The Norse gods were not all-powerful. They had fearsome enemies in the supernatural world. Fenris the wolf was one of the most cunning creatures who tormented them. This story explains how the gods took him on - and how one of them lost an arm in doing so.
Read by Elizabeth. Written by Charlotte Sebag-Montefiore. Proofread by Claire Deakin.
Hello, this is Elizabeth, and I am here with another of our Norse myths from the time of the Vikings. It was a time when wolves were common across Northern Europe. The Norsemen had good reason to fear wolves, and this is reflected in the legends about their gods, as you will hear.
Loki looked like a god, he had the gifts of a god and the mind of a god, but his heart was elsewhere: it was with the giants, for was he not a giant at least in part by blood? And did he not have a home in Jotunheim, the cold, desolate and blasted Land of the Giants? I wouldn’t have liked to live there, and I don’t know anyone who would. As for Loki, although he had in Asgard a lovely wife, Sigyn, who was faithful to him to the end of days, in Jotunheim he had another family altogether. There his wife was a beastly giantess, and his children? Oh, it is better not to think about them. But if you must, there was Hel, who turned people to stone – only the gods were safe from her; the Midgard-Serpent, who was a horrible reptile, worse even than Fafnir the dragon, and who doubled in size every single day; and last, but not least, the cruel Wolf, Fenris, who was always hungry, and whose jaws were immense and whose pointed teeth were as sharp as swords.
Imagine keeping that lot in order at dinner! And these children of Loki’s just kept on growing…
One day Odin was looking around the world with his Eye – there was a lot to see – and although Odin was very wise, that was only after he had looked. As I said, Odin was looking around the world, and his Eye fell upon Loki’s home in Jotunheim, and he saw Loki’s terrible children. He saw how strong and powerful they were getting, and what dreadful trouble they would eventually cause, and he sent Thor and Tyr and some of the other gods to fetch them to Asgard.
I would never have brought them to my home, but perhaps Odin wanted to keep his Eye on them. However, this was not the reason, for Odin cast Hel down into the underworld. (As the people there were dead anyway he thought she couldn’t do anymore harm). He flung the Midgard-Serpent into the seas where it stayed growing ever bigger, and it was only the wolf, Fenris, that he kept in Asgard – because if the truth be known, he did not dare take him on directly.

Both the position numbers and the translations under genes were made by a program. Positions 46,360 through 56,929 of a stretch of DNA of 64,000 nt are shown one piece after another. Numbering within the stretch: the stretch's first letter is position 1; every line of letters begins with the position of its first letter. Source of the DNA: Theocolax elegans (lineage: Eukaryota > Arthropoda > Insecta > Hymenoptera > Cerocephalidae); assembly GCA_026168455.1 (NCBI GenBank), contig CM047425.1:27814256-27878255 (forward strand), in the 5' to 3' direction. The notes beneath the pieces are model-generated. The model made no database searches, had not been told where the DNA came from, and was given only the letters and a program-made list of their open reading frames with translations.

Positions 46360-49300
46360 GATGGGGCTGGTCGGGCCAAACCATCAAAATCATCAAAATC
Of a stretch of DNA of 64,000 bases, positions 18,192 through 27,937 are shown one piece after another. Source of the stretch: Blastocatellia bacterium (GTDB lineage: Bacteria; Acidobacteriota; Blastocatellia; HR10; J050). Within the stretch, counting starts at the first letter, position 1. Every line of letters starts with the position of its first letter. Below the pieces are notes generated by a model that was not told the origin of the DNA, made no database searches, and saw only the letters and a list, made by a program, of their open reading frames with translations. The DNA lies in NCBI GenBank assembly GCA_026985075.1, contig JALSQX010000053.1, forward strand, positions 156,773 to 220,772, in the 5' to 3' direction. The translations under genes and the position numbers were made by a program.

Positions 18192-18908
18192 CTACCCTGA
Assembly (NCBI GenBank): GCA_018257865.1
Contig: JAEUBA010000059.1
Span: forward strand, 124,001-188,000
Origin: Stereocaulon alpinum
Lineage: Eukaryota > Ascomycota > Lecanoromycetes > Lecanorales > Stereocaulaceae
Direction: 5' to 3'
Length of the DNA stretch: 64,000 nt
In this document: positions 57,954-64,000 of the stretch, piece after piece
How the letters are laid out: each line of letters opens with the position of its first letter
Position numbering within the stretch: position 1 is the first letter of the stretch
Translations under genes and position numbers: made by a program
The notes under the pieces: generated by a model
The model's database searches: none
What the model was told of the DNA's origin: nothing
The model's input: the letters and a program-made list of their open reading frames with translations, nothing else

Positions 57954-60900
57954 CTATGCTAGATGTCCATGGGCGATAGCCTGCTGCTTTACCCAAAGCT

Fenris was a strange and difficult pet – there is no doubt about that. He roamed freely about Asgard, frightening the goddesses. He scared even Odin, for Odin knew that in the Last Battle, it was his destiny to be destroyed by Fenris. One evening, some of the gods were too frightened to come to the Council Chamber as it meant passing Fenris who was snapping his huge jaws in the doorway, Odin decided it was time to act.
He opened up another passage into the chamber. When the gods had all come in, he closed the door. “What a mistake we have made,” he bemoaned, “to feed and pamper this wolf, who is already our enemy, so he grows ever stronger? No, we must find a solution. We cannot kill him, for we can have no bloodshed here.”
“Chain him up, that’s what I’d do,” said Thor.
“Yes, but how? How will we find a chain strong enough to hold such a creature?”
“Leave that to me,” said Thor, always a god of action. That night Thor worked away with his great hammer, and the other gods helped him. In the morning, all admired the thick chain with its complex links that gleamed in the sunshine.
Odin spread out the chain and put some meat high up on a tree. The gods called Fenris, spread out the chain, and asked him to show his wonderful strength by breaking it. “Then you can have the meat,” they promised. Fenris looked at the chain, and sniffed the meat. The wolf knew how strong he was, and that breaking the chain would not be a problem for him, so he agreed to be bound, and his feet were tied together so it looked as if they were to stay like that always. But the gods smiled too soon. The wolf flexed himself, snapped the vast chain, and was free once more. Reluctantly, Odin nodded, and Tyr gave Fenris the meat.
The wolf sloped off. “He has grown terribly strong,” said Odin, looking at the chain in pieces on the ground. “You’ll have to make a stronger chain.”
Again Thor stayed up all night hammering away to make a new and a stronger chain to bind the Wolf. All the gods wished him good luck and prayed for his success, and in the morning they did think that the chain he had made looked stronger. But was it?
Again, Tyr called the wolf over. “You astonished us yesterday, but if you can break this chain, you will win eternal honour and your strength will be known throughout the world and throughout the Heavens.”